David P Crickmore
Steve Wright and David Crickmore met when they attended Bretton Hall College, Wakefield, where they both studied drama. Steve joined David’s college based new wave band, The Juveniles (whose two songs were released in a various artists compilation called Household Shocks). Steve later helped form The Yorkshire Actors theatre company where he met Wakefield based guitar hero Bill Nelson, who had been commissioned to write a soundtrack for one of their plays. Steve gave Bill a demo tape that he and David had put together of proto-type Fiat Lux music. Bill Nelson was sufficiently impressed to fund and produce their debut release, “Feels Like Winter Again”, b/w “This Illness” on his Cocteau Records label in November 1982. Shortly after the recording session Bill’s brother Ian, who was already known to Steve and David through the Wakefield music scene, joined the band.
“Feels Like Winter Again” achieved “single of the week” in the leading UK weekly music paper of the time NME and gained the band national radio airplay, and Indie chart success.
This led to them signing a record deal with major label Polydor and saw them undertaking their first significant live work: UK tour support slots with Blancmange and Howard Jones. The band had minor UK chart hits with “Secrets” and “Blue Emotion”, which were followed by the mini album Hired History in August 1984. They made several TV appearances, including a performance on the BBC’s Old Grey Whistle Test and a Channel 4 special dedicated to them. There was also a long format Polygram video release Commercial Breakdown, which included live versions of the shelved tracks for their debut full-length Polydor album.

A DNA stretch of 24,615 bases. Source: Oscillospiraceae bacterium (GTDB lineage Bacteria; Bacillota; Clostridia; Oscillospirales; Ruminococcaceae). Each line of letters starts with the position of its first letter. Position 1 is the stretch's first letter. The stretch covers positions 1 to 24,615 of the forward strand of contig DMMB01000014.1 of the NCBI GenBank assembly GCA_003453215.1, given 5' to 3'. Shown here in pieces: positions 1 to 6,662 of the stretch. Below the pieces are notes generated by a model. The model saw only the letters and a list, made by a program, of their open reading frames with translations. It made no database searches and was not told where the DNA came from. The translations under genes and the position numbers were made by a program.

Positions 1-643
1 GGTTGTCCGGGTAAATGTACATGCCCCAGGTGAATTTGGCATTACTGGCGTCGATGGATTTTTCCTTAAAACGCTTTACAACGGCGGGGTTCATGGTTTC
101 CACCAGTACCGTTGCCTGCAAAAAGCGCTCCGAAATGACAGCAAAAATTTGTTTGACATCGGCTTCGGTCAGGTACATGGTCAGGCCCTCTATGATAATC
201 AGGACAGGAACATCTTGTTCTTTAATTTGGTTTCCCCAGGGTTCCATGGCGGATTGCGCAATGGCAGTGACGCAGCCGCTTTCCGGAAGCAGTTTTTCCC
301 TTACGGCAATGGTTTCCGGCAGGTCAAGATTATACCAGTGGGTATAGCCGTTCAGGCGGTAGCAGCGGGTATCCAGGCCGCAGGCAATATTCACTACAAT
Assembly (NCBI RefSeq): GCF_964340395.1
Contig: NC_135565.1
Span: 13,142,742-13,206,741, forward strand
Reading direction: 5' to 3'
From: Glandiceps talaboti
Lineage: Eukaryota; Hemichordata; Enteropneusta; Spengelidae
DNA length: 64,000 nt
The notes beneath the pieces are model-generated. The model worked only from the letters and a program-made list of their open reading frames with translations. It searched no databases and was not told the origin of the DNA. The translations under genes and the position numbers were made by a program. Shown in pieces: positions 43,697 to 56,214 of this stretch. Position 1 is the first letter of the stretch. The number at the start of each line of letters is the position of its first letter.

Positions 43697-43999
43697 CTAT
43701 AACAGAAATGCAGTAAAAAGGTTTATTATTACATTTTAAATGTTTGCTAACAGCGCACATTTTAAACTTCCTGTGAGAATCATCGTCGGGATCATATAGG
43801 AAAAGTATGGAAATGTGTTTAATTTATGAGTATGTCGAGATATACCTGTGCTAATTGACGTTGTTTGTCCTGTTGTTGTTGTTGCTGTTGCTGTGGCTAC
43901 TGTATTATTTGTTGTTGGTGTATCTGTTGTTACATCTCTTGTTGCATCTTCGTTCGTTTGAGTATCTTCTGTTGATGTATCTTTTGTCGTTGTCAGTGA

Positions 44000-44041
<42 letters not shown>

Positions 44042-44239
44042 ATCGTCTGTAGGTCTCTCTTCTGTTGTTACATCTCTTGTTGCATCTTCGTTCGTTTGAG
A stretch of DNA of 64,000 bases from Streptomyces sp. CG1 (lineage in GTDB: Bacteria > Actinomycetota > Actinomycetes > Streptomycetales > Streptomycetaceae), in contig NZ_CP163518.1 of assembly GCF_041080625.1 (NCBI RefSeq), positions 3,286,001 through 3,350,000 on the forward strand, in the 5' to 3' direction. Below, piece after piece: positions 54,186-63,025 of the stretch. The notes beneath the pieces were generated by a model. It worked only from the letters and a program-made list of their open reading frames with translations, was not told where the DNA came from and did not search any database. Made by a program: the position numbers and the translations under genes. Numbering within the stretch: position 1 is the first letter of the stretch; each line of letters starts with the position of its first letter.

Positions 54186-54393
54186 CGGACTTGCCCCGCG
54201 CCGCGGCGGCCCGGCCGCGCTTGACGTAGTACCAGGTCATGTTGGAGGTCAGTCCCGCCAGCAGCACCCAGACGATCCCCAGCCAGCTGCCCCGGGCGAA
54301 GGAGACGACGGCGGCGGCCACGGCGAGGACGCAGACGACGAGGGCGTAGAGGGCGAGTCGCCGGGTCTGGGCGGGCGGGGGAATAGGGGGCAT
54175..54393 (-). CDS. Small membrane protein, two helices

David left the line up after the chart failure of their fifth Polydor single release ‘House Of Thorns’ frustrated at the non issue of the much anticipated Hugh Jones produced album. Steve and Ian continued for a period recording some songs with session musicians, which Polydor also failed to release, before disbanding in 1985.
Steve joined another Wakefield outfit Camera Obscura, which morphed into Hoi Poloi, another short-lived pop group. He then abandoned the music industry to become a television director which has continued to be his profession since then.
Meanwhile David tried his hand at more experimental musical projects through the remaining 1980s, culminating in an album on the London based independent record label, Yellow Moon Records, “Lettuce Spay” under the name This. In the 1990s he rediscovered his love of folk and roots music and became a founder member of The Durbervilles. From 2006 he, Mark and Lee from the band also became radio presenters with a folk and roots show on BBC Radio Leeds which still broadcasts weekly on Sunday evenings.David has also built up a reputation as a record producer making a number of critically acclaimed albums for established and emerging artists in the folk and acoustic scene.
Ian Nelson continued to work with his brother Bill, joining the re-formed line-up of Be-Bop Deluxe in the early 1990s; Sadly Ian died in his sleep on 23 April 2006.R.I.P.
Founder members Steve and David have remained in touch and have recently pooled resources to search through some of the photos and archive items they have from their 1980s Fiat Lux days.
Meanwhile various attempts on different occasions in the time line to acquire Polydor master tapes from the current owners Universal for issue/re-issue have so far proved fruitless, although BBC 6 Music have re-aired a number of the Fiat Lux Radio 1 sessions from that period.
2017 sees Steve and David working together again and Feburary will see a new version of Secrets released and dedicated to the memory of Ian. Who knows what else will happen, but it will be worth hanging around to find out.
Taken from the Fiat Lux facebook page.